Friday, June 10, 2011
By Adam Zagajewski
Copyright © 2009 by Adam Zagajewski
Translated by Clare Cavanagh
Farrar, Strauss and Giroux
Hardbound, 105 pages, $23
Review by Zvi A. Sesling
I have always admired the Eastern European poets, particularly the Polish poets like Adam Zagajewski who is at home with historic, geographic, personal or nature poetry and in his new book he is the master of all these forms. To make this book complete, translator Clare Cavanagh has just the right touch to keep the poetry alive, accessible and a pleasure to read.
Back to Zagajewski whose poem “January 27” references the Holocaust by juxtaposing it with Mozart’s birthday ending thus:
the age of silver wigs and not he gray hair
we knew from Auschwitz,
the age of costumes, not of nakedness,
hope and despair.
Writing about his father and mother he cannot help but touch the reader’s heart and makes one wish they had been able to express their feelings about their parents with the same honesty as
Zagajewski is able to do.
Zagajewski’s poetry is akin to Charles Simic in his comparatively short poems in which can state what needs to be said with emotion, clarity and sincerity. He is also reminiscent of Nobel Prize winner Wislawa Szymborska’s very personal – human – approach to whatever he has chosen to write about.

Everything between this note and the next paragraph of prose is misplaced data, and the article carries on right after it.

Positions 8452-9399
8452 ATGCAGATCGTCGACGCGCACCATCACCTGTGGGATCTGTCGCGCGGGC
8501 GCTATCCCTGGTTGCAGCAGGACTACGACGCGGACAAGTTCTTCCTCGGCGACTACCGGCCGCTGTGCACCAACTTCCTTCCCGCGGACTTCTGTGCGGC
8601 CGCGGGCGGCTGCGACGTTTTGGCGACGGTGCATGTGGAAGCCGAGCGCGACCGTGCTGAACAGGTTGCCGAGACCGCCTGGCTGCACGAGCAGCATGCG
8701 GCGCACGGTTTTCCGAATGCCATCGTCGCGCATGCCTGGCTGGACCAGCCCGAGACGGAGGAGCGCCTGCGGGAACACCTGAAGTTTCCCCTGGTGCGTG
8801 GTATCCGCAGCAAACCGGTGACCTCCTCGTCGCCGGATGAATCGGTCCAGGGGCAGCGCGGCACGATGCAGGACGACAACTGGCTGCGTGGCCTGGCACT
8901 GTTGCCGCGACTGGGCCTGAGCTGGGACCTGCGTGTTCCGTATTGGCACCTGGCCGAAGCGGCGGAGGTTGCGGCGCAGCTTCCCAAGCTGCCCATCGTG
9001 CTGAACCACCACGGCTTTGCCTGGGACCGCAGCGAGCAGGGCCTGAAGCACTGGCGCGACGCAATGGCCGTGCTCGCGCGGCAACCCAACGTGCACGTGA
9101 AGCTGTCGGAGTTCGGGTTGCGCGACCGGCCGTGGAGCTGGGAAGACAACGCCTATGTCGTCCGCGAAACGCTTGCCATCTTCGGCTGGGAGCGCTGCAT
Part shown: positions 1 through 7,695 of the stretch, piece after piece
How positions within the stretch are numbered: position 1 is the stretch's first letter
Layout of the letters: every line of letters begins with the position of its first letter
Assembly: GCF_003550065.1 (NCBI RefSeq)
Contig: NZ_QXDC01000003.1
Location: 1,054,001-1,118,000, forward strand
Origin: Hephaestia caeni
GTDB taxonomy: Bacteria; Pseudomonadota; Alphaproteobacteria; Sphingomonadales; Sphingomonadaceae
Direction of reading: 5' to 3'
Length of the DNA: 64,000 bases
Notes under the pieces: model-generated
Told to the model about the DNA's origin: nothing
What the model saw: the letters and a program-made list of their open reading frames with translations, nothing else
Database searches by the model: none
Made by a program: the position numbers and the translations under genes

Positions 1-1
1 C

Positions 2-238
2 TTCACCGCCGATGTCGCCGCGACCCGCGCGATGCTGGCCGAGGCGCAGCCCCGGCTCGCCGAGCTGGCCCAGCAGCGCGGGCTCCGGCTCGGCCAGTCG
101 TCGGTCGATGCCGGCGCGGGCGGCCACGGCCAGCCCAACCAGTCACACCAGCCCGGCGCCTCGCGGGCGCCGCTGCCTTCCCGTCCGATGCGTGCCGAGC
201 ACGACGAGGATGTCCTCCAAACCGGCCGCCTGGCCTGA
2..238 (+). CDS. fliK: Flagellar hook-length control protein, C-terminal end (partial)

Having read World Without End: New and Selected Poems and Eternal Enemies, his last two volumes of poetry, I have become an unabashed fan of Zagajewski and his poems provide an inspiration to the writing of some poets I know who seek the style of the Eastern Europeans because of his accessibility, while non-writers enjoy him as much.
What follows are several excerpts from some of the poems which show off his never-ending talent:
From “Luxembourg Gardens”: White boats race the river, pack with crowds/demanding greetings from the shore-bound;/their champagne mood liquidates the past.
From “3 Arkonska Street”: But I wasn’t really grown-up./I didn’t know who I was -/in the mirror I saw only eyes/that didn’t look at me.
From the “Last Stop”: I thought that at the last stop/ the meaning of it all would stand revealed,/but nothing happened, nothing,/the driver ate a roll with cheese/two old women talked quietly/ about prices and diseases.
From “Piano Lesson”: We don’t know who we are – maybe wanderers./Sometimes I think we don’t exist. Only others are./The acoustics are great in our neighbors’ apartment.
What makes Zagajewski one of our great contemporary poets is that even though I have compared him to two other great poets he is his own person. He has returned to past themes in fresh ways, imbued with a unique perspective and voice that explores the often strange and tender ways of people. He is passionate and haunting, elegant and direct. A poet for our time and the ages.